• Registration or declaration of union issued by civil authorities
  • Revocation of declaration or annulment of union issued by civil authorities
  • Registration for common-law relationship, in provinces that permit changes of name for common-law relationships under their provincial/territorial law

If you have legally changed your name outside Canada and are residing in Canada

Then you must provide a copy of the following documents:

  • A foreign passport or other national authoritative documentation amended to reflect the new name;
  • A document that links your previous name to your new name, such as a foreign marriage certificate (with an official translation); and
  • A document in the new name from Canadian provinces or territories (ex. driver's licence, health card, age of majority card, senior citizen’s identification card, or social service card)

If you have legally changed your name outside Canada and are residing outside Canada

Then you must provide a copy of the following documents:

  • a foreign passport or other national authoritative documentation amended to reflect the new name;
  • a document that links your previous name to your new name, such as a foreign marriage certificate (with an official translation) or other foreign legal change of name document issued by foreign authorities; and
  • an authoritative national or state/province (or equivalent) issued photo identification document issued in the country or state/province in which you reside that displays the new name, such as:
    • a foreign passport or other travel documents, if you are a dual citizen;
    • a state/provincial (or equivalent) identification card.

If you have applied and obtained an amendment to your Record of Landing, or Confirmation of Permanent Residence due to errors made by Canadian immigration officials when recording your name, then you must submit a copy of the amendment or a letter confirming the change of name.

Important information: Once processing of your application has begun a name change can only be made due to an administrative error made by the Department, or a legal change of name.

Important information: You cannot request a change of an adopted person’s name after Part 2 of the application has been submitted.
If satisfactory documentation is not provided with the application to support the request for a change of name, the name that appears on the citizenship certificate will be the name listed on the adoption order.


Date of birth correction

The date of birth on your citizenship certificate will be the same as the one shown on your immigration document unless you:

  • have corrected your date of birth on your immigration document or
  • have legally changed it after arriving in Canada or
  • are requesting a different date of birth for your citizenship certificate and you can provide supporting documents.

If your date of birth has been corrected on your immigration document
then you must provide a copy of

  • an approved Request to Amend Immigration Record of Landing (IMM 1000) or Confirmation of Permanent Residence (IMM 5292 or IMM 5688), and
  • your new corrected Permanent Resident Card (if you have one).

If you have legally changed your date of birth by a provincial/territorial court order
then you must provide a copy of

If you did not change your date of birth by a provincial/territorial court order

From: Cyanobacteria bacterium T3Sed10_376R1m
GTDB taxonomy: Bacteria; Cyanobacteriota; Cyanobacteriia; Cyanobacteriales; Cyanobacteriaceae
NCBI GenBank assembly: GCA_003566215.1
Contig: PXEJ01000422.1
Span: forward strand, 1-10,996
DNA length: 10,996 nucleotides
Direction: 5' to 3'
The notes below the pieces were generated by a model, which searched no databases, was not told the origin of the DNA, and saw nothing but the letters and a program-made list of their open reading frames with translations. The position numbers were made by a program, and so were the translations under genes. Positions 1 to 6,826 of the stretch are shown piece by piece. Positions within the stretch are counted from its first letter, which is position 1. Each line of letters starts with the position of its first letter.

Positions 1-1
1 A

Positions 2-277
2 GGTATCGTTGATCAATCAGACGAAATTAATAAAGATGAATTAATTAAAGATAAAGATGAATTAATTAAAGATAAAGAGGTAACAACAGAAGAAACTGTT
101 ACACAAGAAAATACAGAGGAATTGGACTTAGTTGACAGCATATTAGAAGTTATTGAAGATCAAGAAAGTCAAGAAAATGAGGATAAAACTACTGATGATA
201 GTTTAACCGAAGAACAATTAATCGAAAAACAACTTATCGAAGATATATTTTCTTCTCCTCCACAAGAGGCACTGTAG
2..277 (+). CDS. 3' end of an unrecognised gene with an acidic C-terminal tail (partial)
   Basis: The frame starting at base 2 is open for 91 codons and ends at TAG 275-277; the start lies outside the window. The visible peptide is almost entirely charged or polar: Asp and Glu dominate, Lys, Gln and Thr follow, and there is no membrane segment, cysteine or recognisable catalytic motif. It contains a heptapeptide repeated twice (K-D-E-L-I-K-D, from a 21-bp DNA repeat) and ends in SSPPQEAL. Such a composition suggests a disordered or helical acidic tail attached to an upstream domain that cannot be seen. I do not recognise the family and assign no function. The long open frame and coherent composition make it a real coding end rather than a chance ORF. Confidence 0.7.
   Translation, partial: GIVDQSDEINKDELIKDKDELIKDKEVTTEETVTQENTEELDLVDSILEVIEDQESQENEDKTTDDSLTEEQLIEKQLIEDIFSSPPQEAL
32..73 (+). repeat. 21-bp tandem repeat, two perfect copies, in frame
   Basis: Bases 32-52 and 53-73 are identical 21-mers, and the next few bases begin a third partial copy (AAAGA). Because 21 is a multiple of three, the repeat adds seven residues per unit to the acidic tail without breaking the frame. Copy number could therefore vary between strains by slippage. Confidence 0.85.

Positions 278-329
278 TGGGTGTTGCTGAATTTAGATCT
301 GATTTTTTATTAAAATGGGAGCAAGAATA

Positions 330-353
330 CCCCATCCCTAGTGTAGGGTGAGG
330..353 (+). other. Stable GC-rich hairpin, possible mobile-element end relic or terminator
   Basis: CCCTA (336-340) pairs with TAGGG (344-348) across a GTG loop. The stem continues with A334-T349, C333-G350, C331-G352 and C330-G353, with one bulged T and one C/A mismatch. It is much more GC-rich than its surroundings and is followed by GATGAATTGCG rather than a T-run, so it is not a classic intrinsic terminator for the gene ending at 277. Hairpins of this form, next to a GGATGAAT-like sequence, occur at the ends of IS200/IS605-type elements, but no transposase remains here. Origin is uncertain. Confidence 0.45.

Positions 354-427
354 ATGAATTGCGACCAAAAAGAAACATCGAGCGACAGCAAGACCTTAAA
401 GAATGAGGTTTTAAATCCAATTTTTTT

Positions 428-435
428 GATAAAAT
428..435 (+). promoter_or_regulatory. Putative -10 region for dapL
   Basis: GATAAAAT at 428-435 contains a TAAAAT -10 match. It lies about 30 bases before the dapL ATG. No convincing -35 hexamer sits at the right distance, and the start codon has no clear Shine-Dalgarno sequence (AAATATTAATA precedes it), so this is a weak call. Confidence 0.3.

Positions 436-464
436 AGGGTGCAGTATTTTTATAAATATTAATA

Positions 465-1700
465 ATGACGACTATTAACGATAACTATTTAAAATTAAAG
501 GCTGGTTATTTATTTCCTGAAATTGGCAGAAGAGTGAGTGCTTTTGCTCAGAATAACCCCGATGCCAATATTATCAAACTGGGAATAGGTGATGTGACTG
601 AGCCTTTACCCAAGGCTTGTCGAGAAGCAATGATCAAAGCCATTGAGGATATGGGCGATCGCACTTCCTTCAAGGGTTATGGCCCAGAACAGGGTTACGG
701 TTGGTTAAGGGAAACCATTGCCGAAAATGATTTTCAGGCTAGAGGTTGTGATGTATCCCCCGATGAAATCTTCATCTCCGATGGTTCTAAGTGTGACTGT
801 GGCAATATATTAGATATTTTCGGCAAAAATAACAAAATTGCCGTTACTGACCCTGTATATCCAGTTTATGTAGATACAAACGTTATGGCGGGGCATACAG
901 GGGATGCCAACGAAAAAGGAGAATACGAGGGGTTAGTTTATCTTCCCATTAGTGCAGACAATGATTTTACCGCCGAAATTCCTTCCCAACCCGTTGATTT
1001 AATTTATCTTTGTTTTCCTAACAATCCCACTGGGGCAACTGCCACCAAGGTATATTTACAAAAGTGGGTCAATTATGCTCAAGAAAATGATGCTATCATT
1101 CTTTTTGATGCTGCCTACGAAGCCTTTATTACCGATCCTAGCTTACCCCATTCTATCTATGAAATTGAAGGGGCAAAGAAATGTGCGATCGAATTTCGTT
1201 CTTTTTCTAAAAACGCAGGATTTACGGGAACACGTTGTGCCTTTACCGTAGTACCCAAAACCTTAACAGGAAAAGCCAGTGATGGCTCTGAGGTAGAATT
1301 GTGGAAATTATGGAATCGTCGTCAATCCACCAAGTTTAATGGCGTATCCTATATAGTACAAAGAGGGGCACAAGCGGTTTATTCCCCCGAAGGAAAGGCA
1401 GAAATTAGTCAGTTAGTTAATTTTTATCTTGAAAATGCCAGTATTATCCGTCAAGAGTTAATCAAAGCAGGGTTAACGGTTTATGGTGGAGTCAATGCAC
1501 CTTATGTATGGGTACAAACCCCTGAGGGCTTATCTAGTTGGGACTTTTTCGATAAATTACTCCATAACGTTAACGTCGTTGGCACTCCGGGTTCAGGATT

and
your date of birth has not been corrected on your immigration document

then you must provide a copy of

exclmation markImportant information: You cannot request a change in your date of birth after your application has been submitted. If satisfactory documentation is not provided with the application to support the date of birth requested, the citizenship certificate will reflect the date of birth indicated on your immigration document.

If you do not have a provincial/territorial court order changing your date of birth, you must first request an amendment to your immigration document before requesting a different date of birth on your citizenship certificate.

blue question markFor more information. For information on amending your immigration document refer to the guide Request to Amend Record of Landing, Confirmation of Permanent Residence or Valid Temporary Resident Documents (IMM 5218).


Gender change

If you need to change the gender on your citizenship certificate or would like to use a different gender than the one on your immigration document, complete and submit the Request form for a Change of Sex or Gender Identifier [IRM 0002] (PDF, 1.79 MB) with your application.


Quebec government documents

The following documents issued by the government of Quebec before January 1, 1994 are not acceptable documents in support of an application for a citizenship certificate.

  • baptismal certificates;
  • birth certificates; and
  • marriage certificates.

For more information. If you are currently in possession of one of these certificates you must obtain a new document by contacting the office of the Directeur de l’état civil du Québec



Translation of documents

You must submit the following for any document that is not in English or French, unless otherwise stated on your document checklist:

  • the English or French translation; and
  • an affidavit from the person who completed the translation (if they’re not a certified translator); and
  • a certified copy of the original document.

small exclamation warning signImportant information: Translations must not be done by the applicants themselves nor by an applicant’s parent, guardian, sibling, spouse, common-law partner, conjugal partner, grandparent, child, aunt, uncle, niece, nephew or first cousin.